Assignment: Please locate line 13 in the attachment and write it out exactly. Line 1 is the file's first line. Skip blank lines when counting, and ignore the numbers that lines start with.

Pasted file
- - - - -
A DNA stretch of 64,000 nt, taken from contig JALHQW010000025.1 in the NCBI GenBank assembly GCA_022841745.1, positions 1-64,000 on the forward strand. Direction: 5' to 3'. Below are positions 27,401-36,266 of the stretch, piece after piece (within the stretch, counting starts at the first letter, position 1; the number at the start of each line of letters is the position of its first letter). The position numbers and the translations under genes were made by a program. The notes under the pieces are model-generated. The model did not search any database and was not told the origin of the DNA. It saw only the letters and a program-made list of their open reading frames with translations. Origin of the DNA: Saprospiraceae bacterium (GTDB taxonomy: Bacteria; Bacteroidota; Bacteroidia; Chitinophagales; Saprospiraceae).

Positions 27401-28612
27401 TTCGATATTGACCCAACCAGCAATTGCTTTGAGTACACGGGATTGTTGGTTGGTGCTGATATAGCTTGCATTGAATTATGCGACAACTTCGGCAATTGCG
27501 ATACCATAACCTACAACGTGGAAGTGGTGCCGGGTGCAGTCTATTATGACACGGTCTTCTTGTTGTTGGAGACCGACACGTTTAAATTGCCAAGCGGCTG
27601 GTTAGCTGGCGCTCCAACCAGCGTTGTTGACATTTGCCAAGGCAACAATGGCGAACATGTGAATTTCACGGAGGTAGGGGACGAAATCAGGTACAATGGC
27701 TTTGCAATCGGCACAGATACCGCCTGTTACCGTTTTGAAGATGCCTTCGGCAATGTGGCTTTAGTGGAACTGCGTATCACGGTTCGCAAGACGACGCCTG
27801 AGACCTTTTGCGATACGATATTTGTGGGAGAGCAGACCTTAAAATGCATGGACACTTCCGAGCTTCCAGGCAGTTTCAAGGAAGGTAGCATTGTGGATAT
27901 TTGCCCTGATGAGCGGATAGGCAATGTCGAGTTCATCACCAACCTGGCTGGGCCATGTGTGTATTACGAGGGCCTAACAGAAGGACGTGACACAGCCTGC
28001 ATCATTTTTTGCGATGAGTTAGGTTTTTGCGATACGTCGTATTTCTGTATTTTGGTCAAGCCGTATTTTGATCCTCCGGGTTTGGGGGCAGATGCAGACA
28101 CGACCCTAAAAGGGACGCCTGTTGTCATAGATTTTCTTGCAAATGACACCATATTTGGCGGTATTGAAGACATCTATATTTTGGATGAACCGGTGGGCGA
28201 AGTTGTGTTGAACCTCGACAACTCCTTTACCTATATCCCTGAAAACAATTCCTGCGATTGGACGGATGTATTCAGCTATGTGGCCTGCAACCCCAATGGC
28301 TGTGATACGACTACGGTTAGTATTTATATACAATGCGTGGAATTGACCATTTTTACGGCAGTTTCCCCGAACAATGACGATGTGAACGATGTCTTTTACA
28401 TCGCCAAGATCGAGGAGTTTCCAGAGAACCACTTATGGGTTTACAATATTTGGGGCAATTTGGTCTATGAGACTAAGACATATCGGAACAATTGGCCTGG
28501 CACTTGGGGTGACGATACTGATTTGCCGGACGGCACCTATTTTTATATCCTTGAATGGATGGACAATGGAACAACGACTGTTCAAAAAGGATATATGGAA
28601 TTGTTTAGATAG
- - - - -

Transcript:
28401 TCGCCAAGATCGAGGAGTTTCCAGAGAACCACTTATGGGTTTACAATATTTGGGGCAATTTGGTCTATGAGACTAAGACATATCGGAACAATTGGCCTGG